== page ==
Oversight committee asks OSC's Bloch to explain deleted files

The House Oversight and Government Reform Committee Thursday asked Special Counsel Scott Bloch to agree to a transcribed interview with committee staff to explain why he deleted from an office computer files that might have been relevant to an investigation into his conduct.

In a letter, Oversight and Government Reform Chairman Henry Waxman, D-Calif., and ranking member Tom Davis, R-Va., said they "are interested in gaining understanding of several issues" raised by a report that Bloch in December 2006 had files on his computer and those used by two former aides erased by a private computer help service.

The Office of Personnel Management's inspector general has sought the files for its two-and-one-half-year-old probe into allegations that Bloch, whose office investigates violations of workplace rules at federal agencies, retaliated against whistleblowers who opposed his policies.

Waxman's consent to the request is significant.

Davis for months has accused Bloch of leaking documents and courting the Democratic majority during OSC's investigation of political briefings at federal agencies.

Davis has also blasted a similar probe by committee Democrats.

Last summer, Davis tried to slash OSC's budget and demanded Bloch turn over e-mails related to what Republicans charged was improper use of office e-mail by Bloch. But Waxman did not back the request, leaving Davis unable to force Bloch to comply.

Waxman declined to comment, but a senior Republican committee aide said the chairman agreed to co-sign Thursday's letter because Bloch's recently disclosed actions were "too strange to ignore."

An OSC spokesman said Bloch is considering whether to comply with the request. The committee did not subpoena Bloch, but could do so if he refuses a voluntary interview.

The committee inquiry puts new pressure on Bloch, who in recent days has defended his actions in a radio interview and a letter to The Wall Street Journal, which first reported the deletion of Bloch's files.

The letter asks Bloch why he used a private information technology company to perform a "seven-level wipe" on his computer, which makes it nearly impossible to recover data.

Bloch has said he hired the company because he thought his computer had a virus.

The OSC spokesman said Thursday that Bloch initially had his agency's IT staff work on his computer, but later brought in a private company when problems persisted.

The spokesman said Bloch also had the computers of former aides who had departed the agency wiped because the computer technicians arrived at the office while Bloch was not present and were billing the agency for their time.

The spokesman could not explain why Bloch, who has said all the deleted files were personal, used agency funds to pay for the work, which cost $1,149.

Bloch has said he backed up all the files on a portable thumb drive.

But he has refused to agree to a subpoena sent last month by the OPM IG seeking access to the thumb drive and his America Online e-mail account because the files are not relevant to the investigation, the spokesman said.

Stay up-to-date with federal news alerts and analysis — Sign up for GovExec's email newsletters.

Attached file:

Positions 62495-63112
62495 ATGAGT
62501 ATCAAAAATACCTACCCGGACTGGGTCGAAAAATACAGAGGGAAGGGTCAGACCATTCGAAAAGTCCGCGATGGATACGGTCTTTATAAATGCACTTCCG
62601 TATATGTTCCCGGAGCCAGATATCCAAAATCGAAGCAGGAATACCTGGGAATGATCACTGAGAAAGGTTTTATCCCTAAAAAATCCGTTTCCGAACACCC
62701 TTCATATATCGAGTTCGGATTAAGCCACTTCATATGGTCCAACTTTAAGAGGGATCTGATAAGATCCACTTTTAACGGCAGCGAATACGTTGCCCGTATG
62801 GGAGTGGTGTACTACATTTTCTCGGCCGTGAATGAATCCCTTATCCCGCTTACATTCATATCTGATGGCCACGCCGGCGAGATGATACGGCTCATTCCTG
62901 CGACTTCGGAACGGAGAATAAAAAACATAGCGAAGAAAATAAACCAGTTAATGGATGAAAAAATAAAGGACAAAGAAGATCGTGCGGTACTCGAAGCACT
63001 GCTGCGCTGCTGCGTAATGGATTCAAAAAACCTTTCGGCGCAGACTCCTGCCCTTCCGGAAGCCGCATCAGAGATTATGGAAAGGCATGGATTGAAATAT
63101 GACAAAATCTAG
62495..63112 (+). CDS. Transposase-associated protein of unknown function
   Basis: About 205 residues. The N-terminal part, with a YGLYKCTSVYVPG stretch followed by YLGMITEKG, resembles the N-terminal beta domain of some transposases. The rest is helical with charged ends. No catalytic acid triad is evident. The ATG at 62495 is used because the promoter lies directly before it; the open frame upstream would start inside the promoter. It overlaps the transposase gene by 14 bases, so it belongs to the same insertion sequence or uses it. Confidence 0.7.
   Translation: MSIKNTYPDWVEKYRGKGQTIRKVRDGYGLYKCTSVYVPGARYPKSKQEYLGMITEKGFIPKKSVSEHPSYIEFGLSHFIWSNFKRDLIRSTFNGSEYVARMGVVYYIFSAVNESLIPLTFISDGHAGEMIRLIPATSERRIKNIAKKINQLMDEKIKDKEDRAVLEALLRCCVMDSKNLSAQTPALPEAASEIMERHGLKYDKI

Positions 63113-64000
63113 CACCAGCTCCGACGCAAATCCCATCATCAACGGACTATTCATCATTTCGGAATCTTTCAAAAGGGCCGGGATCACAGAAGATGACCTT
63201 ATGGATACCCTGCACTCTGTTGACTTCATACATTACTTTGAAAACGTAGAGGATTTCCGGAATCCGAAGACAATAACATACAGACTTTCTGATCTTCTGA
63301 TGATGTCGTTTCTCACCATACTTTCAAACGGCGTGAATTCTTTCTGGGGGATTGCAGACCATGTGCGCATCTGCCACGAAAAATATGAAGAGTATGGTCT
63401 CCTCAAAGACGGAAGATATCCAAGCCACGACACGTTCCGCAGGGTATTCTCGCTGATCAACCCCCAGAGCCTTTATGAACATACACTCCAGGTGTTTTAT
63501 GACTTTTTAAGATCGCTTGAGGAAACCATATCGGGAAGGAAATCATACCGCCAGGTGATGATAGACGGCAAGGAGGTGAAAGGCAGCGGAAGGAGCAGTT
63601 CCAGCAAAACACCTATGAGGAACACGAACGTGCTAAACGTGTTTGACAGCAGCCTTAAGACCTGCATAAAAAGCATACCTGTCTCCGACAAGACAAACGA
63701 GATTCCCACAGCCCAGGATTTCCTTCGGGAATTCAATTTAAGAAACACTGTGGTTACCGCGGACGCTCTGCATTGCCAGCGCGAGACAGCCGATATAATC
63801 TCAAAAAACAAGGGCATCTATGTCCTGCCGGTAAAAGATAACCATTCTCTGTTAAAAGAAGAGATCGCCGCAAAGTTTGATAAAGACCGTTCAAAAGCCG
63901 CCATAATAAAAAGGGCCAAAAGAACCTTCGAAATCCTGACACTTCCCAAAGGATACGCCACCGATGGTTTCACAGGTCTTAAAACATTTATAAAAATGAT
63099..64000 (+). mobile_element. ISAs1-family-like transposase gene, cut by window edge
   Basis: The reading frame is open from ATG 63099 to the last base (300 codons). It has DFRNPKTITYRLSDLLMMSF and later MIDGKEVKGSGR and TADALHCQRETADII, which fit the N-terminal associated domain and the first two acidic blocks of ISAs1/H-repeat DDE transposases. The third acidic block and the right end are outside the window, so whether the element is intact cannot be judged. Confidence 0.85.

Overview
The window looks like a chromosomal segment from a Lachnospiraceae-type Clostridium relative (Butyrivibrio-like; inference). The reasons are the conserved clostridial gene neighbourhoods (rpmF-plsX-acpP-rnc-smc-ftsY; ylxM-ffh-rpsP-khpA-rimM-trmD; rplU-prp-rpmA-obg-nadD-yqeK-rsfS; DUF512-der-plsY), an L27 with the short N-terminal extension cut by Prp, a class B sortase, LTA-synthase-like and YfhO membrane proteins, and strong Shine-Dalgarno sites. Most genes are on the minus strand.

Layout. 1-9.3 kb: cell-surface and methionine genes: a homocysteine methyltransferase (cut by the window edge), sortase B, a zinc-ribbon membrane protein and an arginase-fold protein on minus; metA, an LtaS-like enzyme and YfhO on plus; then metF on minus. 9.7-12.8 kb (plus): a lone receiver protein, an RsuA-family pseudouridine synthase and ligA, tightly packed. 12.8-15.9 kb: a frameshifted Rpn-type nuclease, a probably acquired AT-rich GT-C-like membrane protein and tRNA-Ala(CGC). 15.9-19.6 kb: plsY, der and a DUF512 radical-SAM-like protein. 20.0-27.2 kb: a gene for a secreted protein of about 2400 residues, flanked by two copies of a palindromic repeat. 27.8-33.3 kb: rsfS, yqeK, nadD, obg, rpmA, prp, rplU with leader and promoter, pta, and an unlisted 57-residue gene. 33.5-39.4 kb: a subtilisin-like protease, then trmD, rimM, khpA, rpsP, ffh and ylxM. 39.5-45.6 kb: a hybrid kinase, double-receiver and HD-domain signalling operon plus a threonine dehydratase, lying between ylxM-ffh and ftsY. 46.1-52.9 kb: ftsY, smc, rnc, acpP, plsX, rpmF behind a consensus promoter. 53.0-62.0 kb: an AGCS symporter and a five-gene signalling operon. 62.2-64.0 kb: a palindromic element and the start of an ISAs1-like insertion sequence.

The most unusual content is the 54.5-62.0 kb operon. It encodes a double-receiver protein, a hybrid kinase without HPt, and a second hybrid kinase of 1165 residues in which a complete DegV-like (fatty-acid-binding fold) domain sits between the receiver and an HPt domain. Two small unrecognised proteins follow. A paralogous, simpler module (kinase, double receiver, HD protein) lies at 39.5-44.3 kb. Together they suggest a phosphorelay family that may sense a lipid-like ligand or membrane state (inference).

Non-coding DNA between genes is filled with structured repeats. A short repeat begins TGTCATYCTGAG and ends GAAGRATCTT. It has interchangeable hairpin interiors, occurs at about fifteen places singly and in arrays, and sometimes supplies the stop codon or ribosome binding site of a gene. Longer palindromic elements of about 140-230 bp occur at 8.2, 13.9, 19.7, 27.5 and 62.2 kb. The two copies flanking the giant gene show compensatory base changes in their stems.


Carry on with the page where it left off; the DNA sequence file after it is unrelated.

Close [ x ] More from GovExec

Thank you for subscribing to newsletters from GovExec.com.
We think these reports might interest you:

  • Forecasting Cloud's Future

    Conversations with Federal, State, and Local Technology Leaders on Cloud-Driven Digital Transformation

  • The Big Data Campaign Trail

    With everyone so focused on security following recent breaches at federal, state and local government and education institutions, there has been little emphasis on the need for better operations. This report breaks down some of the biggest operational challenges in IT management and provides insight into how agencies and leaders can successfully solve some of the biggest lingering government IT issues.

  • Communicating Innovation in Federal Government

    Federal Government spending on ‘obsolete technology’ continues to increase. Supporting the twin pillars of improved digital service delivery for citizens on the one hand, and the increasingly optimized and flexible working practices for federal employees on the other, are neither easy nor inexpensive tasks. This whitepaper explores how federal agencies can leverage the value of existing agency technology assets while offering IT leaders the ability to implement the kind of employee productivity, citizen service improvements and security demanded by federal oversight.

  • IT Transformation Trends: Flash Storage as a Strategic IT Asset

    MIT Technology Review: Flash Storage As a Strategic IT Asset For the first time in decades, IT leaders now consider all-flash storage as a strategic IT asset. IT has become a new operating model that enables self-service with high performance, density and resiliency. It also offers the self-service agility of the public cloud combined with the security, performance, and cost-effectiveness of a private cloud. Download this MIT Technology Review paper to learn more about how all-flash storage is transforming the data center.

  • Ongoing Efforts in Veterans Health Care Modernization

    This report discusses the current state of veterans health care


When you download a report, your information may be shared with the underwriters of that document.